Gas-Cooking Devices

Gas stoves and grills are powered by natural gas, propane, butane, liquefied petroleum gas or other flammable gas that is ignited either by a pilot flame or electric ignition. Gas stoves are common in interior kitchens, whereas gas grills are for outdoor use only.

According to recent statistics, 75 percent of American households contain a grill. Less than half of single-person households own a grill, but over 85 percent of family households do. The northeastern U.S. is shown to use outdoor gas grilling appliances more frequently than other areas of the country, even during cold winter months.

Gas-Cooking Device Defects

The most common injurious and fatal hazards associated with defective gas cooking devices include:

  • Gas leaks
  • Clothing ignition
  • Flash and flame burns
  • Hot surface burns
  • Explosions

Manufacturing and design defects contribute to the risks associated with the use of gas-powered cooking devices. Some examples of such defects include:

  • In 2002, 7,200 high-end gas ranges were recalled due to a high risk of the entire oven and range unit tipping over.
  • In 2008, 4,800 gas outdoor grills were recalled due to cook box cracking that could be caused by grease fires. The primary hazards were those of burns and home fires.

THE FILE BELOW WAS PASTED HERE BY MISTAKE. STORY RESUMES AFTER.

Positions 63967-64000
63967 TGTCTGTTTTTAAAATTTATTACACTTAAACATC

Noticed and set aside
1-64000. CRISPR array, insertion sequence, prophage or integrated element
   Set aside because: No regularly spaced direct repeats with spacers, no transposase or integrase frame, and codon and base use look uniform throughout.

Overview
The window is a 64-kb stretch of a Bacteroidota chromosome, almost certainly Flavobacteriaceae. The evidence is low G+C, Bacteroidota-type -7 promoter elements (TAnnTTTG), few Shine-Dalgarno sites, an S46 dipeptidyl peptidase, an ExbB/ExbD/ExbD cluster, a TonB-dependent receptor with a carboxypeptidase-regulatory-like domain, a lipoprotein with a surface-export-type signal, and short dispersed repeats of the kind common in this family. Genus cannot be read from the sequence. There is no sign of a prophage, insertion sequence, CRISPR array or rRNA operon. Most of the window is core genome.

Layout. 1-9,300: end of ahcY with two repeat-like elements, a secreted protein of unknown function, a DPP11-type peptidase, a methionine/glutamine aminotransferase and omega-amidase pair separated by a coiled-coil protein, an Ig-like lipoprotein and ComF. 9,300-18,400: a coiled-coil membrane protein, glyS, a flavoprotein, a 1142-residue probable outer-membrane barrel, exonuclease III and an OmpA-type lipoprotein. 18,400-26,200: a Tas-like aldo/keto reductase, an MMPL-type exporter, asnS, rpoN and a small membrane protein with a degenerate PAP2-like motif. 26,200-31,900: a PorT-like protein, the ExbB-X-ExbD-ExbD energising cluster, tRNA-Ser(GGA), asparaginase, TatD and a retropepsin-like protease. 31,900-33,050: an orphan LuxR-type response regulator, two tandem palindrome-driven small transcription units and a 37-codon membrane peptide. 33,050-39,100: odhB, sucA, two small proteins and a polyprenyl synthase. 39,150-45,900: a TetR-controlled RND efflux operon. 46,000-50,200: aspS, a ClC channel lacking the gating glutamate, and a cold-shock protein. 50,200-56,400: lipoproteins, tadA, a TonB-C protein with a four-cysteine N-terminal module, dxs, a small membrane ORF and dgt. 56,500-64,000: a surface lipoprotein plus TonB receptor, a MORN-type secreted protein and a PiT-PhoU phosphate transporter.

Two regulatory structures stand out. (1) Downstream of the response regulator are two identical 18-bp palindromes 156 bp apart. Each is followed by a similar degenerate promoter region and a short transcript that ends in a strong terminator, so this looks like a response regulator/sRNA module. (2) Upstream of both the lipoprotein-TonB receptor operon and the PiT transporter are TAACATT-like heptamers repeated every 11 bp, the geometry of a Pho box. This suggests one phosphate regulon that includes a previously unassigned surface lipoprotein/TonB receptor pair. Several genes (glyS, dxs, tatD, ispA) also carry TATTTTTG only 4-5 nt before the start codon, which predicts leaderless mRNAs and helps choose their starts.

Statistics

From 1999 to 2003, the us of gas ovens and stoves caused 75,200 home fires, resulting in 350 deaths, 2,790 injuries and $226.1 million in property damage. Other in-home gas cooking devices resulted in 10,500 home fires, 60 deaths, 420 injuries and $153.4 million in property damage. Gas grills and gas-operated outdoor cooking equipment ignited 3,200 home fires and caused 10 deaths, 140 injuries and $73.5 million in property damage.

In 2002, nine hundred emergency room visits were conducted and 1,940 injuries treated by American physicians as a direct result of gas cooking device usage. Approximately five percent of those resulted in hospitalization and 26 instances resulted in death.

As of 2001, 0.3 percent of all U.S. homes do not contain at least one standard oven. Of the 99.7 percent of American homes with standard ovens, 38 percent of them contain  models that are gas-powered.

Gas-Cooking Device Recalls

According to the Consumer Product Safety Commission, product recalls were issued in the following instances due to defective or hazardous gas cooking appliances that resulted in injury, death and property damage:

  • In 2006, Robertshaw Controls, Inc. recalled switches used in 7,800 gas cooking appliances and grills that caused gas to continue flowing after the pilot light was no longer ignited. The risk was that of the continued gas flow reaching a burner, igniting and/or exploding. Gas leakages resulting from this defect caused an ignition incident which caused two injuries.
  • Thirty-five incidents of oven overheating, property damage, and one fatality were reportedly caused by defects in Amana’s Modern Maid gas wall ovens in 1995.
  • In 2008, Frigidaire Canada recalled 7,500 Kenmore wall ovens due to gas buildup within the oven cavity during use. Upon door opening, flash fires occurred, resulting in 16 reports of burns.